www.vetary.com/dog/condition/transitional-cell-carcinoma-of-the-urinary-tract
www.vet.purdue.edu/pcop/files/docs/CanineUrinaryBladderCancer.pdf
www.ncbi.nlm.nih.gov/pubmed/7983623

ALL THANKS TO DR ODIA WITH HIS HERBAL ROOT AND HERBS AM COMPLETELY CURED FROM FIBROID
I can’t believe this. A great testimony that i must share to all fibroid patient in the world. i never believed that their could be any complete cure for fibroid with out going for surgery ,i saw people’s testimony on internet on how Dr ODIA prepare herbal root and herbs that shrink there fibroid naturally. i had to try it too i contacted him on: [email protected] yahoo. com. and him told me how to get his herbal medicine, and you can,t believe that in just few weeks i started using it all my pains stop gradually . Right now i want to tell you all that i just give birth to a baby boy last month,and on till now' i have not had any pain, and i just went for text last week and the doctor confirmed that there is no trace of any fibroid in my system. after 8 year of suffering from fibroid am now free, Glory be to God for leading me to this great Dr ODIA I am so happy as i am sharing this testimony. My advice to you all who thinks that their is no herbal cure for fibroid that is Not true ,just contact him and get cure his email [email protected] yahoo. com and you will be free and free forever, Try it and you will not regret it because it truly works. i hope to see your testimony soon.

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Chloe
French Bulldog
4
Mild condition
0 found helpful
Mild condition

Has Symptoms

None

My frenchie has what appears to be a growth water filled on her ear flap .does not appear to be in pain. Is there a home remedy I can do

Dr. Callum Turner, DVM
Dr. Callum Turner, DVM
2953 Recommendations

Liquid filled masses may consist of blood, sebum or other fluid; if the mass is caused by blood (aural haematoma), it may require surgical treatment. There are many types of treatment depending on the type of mass and the cause; in this case you would need the mass to be examined by your Veterinarian for a correct diagnosis. Regards Dr Callum Turner DVM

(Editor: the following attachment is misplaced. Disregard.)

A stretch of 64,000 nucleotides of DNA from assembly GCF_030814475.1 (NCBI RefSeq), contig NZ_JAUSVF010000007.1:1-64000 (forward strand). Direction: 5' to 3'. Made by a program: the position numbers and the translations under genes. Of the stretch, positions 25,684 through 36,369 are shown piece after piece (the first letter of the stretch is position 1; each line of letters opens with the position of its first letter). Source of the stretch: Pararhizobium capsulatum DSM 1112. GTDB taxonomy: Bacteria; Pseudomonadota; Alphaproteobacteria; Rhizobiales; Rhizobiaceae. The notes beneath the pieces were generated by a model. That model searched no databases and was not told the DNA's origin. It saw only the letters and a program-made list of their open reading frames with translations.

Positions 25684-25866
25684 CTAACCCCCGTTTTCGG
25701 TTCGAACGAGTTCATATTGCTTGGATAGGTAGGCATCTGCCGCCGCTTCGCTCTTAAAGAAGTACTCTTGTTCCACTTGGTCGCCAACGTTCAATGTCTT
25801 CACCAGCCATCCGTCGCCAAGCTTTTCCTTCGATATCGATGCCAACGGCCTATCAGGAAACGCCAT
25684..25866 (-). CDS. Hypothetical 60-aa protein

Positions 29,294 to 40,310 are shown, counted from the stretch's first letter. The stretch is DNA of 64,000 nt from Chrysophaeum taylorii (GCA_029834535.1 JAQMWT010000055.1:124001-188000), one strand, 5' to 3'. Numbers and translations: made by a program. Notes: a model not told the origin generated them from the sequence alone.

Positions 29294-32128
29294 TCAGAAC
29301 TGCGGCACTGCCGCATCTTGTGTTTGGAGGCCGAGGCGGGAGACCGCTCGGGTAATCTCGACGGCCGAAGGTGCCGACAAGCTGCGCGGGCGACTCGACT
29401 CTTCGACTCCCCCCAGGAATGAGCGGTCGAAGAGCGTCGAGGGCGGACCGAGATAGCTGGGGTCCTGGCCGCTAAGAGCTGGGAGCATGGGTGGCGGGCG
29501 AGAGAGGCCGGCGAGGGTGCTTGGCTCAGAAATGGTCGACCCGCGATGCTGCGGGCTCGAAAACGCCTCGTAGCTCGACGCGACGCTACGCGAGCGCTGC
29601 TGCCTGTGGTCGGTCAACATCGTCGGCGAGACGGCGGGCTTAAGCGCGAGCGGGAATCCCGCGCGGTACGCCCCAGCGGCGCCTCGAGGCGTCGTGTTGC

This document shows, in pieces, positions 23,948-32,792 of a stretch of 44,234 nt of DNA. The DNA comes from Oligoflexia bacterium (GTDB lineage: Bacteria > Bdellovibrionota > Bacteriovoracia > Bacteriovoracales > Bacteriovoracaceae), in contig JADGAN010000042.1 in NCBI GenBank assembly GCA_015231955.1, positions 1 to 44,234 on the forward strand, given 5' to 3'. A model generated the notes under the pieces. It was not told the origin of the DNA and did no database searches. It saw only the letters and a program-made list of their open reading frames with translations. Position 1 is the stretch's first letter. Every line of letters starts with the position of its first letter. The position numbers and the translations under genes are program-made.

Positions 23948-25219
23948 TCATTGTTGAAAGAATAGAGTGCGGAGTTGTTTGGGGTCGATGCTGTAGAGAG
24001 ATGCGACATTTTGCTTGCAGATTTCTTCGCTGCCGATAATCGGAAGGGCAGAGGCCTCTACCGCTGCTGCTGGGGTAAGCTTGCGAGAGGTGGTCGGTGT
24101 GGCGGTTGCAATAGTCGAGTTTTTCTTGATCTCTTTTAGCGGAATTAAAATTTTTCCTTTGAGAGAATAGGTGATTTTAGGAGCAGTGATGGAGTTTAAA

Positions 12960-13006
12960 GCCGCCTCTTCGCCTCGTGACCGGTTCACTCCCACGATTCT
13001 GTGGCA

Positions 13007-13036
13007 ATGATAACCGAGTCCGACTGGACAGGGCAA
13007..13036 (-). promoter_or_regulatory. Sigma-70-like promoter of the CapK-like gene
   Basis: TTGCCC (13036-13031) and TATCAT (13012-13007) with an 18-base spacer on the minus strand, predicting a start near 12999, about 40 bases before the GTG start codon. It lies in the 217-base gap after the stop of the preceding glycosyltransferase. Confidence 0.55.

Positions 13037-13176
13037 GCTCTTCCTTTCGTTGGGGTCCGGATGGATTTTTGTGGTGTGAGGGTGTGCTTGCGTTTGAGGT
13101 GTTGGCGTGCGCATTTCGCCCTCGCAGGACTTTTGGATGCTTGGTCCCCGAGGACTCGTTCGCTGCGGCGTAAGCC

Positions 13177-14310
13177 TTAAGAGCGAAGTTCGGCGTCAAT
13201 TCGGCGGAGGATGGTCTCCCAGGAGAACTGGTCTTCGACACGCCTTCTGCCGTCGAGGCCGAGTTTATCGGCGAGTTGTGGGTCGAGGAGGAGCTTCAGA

ALL THANKS TO DR ODIA WITH HIS HERBAL ROOT AND HERBS AM COMPLETELY CURED FROM FIBROID
I can’t believe this. A great testimony that i must share to all fibroid patient in the world. i never believed that their could be any complete cure for fibroid with out going for surgery ,i saw people’s testimony on internet on how Dr ODIA prepare herbal root and herbs that shrink there fibroid naturally. i had to try it too i contacted him on: [email protected] yahoo. com. and him told me how to get his herbal medicine, and you can,t believe that in just few weeks i started using it all my pains stop gradually . Right now i want to tell you all that i just give birth to a baby boy last month,and on till now' i have not had any pain, and i just went for text last week and the doctor confirmed that there is no trace of any fibroid in my system. after 8 year of suffering from fibroid am now free, Glory be to God for leading me to this great Dr ODIA I am so happy as i am sharing this testimony. My advice to you all who thinks that their is no herbal cure for fibroid that is Not true ,just contact him and get cure his email [email protected] yahoo. com and you will be free and free forever, Try it and you will not regret it because it truly works. i hope to see your testimony soon.

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Mitzi
Shih tzu
8
Mild condition
0 found helpful
Mild condition

Has Symptoms

Mass
?
.

My 8 year old Shih Tzu has a large lump on her chest. The vets have taken a needle to it twice in four years. No cancer cells but it is getting bigger and I'm thinking it will be harder to remove it as she gets older. Would laser be a better way to go?It is so much more expensive but I want to do the best thing for my dog and because she is a Shih Tzu I worry about her breathing during surgery. Thank you